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Fire and brimstone

Nikos Fotakis' big fat Greek week of news

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Photo: AAP via AP Photo/Petros Giannakouris

18 August 2017

Forty-nine bushfires within 24 hours, from Wednesday morning to Thursday morning.

This might be a world record of some sort, even for a country which is used to the destruction of its natural beauty.

At least, they are all contained, for now. At the time of writing, most of the bushfires were under control, even the one in Kefalonia. The ones in North-eastern Attica, Zakinthos, and Ilia, were practically put out, after having devastated large areas.

And become an excuse for another round of Greece's favourite pastime: the blame game.

It helped of course, that most of the country's political personnel, from the prime minister to the minister of citizen protection to the regional governors were reduced to the role of bystanders.

We're used to it, by now. Every year, it's the same thing. Greek forests are burning. No measures of protection have been taken. No additional firefighters have been hired. No funds have been allocated. One government after another is proved to be inept to deal with the most predictable danger of the Greek summer.

What they do is blame others:

The lenders for not letting them properly fund protection.

The winds for spreading fire.

The pine trees for being flammable.

Of course pine trees are flammable - everybody knows that. In fact, burning down is part of the pine tree's DNA, yet Greece has been planting them even in areas where there were no pine trees in the first place.

And of course, Greek people have continued to be negligent in fire-prone areas.

And of course, there are still areas not included in planning - and illegal building is yet another national pastime.

And arsonists are always around to ease the transition from forest area to developmental area.

One of them was arrested this week. The police arrested a 63-year-old man and charged him for arson, finding him in possession of eleven lighters and other flammable materials. His line of defence is that he's a devout Christian in the habit of lighting up.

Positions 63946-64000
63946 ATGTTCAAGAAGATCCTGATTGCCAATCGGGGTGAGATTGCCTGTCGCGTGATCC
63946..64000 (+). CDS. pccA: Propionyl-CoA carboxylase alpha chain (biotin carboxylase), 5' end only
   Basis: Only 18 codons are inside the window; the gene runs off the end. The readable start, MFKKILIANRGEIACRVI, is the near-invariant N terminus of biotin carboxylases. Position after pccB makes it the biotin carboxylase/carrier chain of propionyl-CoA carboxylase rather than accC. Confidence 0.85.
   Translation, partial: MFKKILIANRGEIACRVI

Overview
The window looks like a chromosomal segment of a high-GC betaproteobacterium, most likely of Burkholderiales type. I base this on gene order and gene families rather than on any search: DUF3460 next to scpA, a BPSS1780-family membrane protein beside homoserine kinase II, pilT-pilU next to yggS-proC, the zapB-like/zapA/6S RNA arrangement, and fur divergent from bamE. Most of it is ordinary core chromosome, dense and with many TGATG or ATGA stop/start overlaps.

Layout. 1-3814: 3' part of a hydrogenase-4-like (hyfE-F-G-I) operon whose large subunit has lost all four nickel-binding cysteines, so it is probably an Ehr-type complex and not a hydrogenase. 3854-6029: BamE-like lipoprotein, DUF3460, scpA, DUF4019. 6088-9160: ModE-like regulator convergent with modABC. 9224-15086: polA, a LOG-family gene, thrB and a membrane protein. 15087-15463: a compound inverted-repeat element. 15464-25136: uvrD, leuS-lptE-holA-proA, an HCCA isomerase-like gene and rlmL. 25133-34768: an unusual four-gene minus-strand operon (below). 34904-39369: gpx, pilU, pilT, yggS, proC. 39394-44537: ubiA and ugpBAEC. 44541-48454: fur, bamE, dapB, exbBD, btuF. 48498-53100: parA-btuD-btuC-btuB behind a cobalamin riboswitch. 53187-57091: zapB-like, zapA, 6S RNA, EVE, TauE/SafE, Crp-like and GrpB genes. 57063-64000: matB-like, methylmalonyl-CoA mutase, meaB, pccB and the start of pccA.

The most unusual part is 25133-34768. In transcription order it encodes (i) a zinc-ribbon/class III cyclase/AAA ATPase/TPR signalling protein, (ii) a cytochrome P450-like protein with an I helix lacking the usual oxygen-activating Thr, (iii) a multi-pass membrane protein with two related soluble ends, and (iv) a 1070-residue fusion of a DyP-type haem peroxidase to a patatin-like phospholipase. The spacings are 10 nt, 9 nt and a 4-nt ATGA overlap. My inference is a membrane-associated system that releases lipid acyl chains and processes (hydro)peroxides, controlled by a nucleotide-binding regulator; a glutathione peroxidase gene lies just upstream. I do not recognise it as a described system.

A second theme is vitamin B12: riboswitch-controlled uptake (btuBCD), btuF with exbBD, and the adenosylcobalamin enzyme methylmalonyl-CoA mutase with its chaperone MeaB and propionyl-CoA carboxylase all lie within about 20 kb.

If we only had a dollar for every Christian willing to light up a forest in exchange for money.

We could match the fortune we made betting that Greek politicians would speculate over land burned down.

With the bushfires still burning, political opponents of the SYRIZA government have been quick to foresee the end of Tsipras, due to the extent of the damage.

They might be right - if Greece was another country, that is.

Because ten years ago, the western Peloponese all but burned down, in what is still the most devastating event of bushfires in current times.

At the time, the minister in charge, blamed the almighty 'general wind'.

A few months later, elections were held, in which the Karamanlis government reaffirmed its prevalence.

So anyone counting on the fires as a factor that would end Tsipras' reign, should not hold their breaths.

Here's a prediction. Nothing will happen.

Even if they fail to take measures to prevent flooding, something that should happen within a month before the rain season begins.

Everything is business as usual.

Greece was not the only country where fires were lit. The US city of Charlottesville was lit up by torchbearing White Supremacists - i.e. Nazis, in what was the most alarming, shameful incident of the far right making a statement in the country.

The event was covered by Vice media, which produced a report for Viceland, which was broadcast by SBS. In it, one of the organisers of the violent protests said on camera, that they were "primarily following the european example of Golden Dawn".

So yes, Greece is finally exporting something: Nazi thug know-how.

Fire suddenly seems like a kind of redemption.

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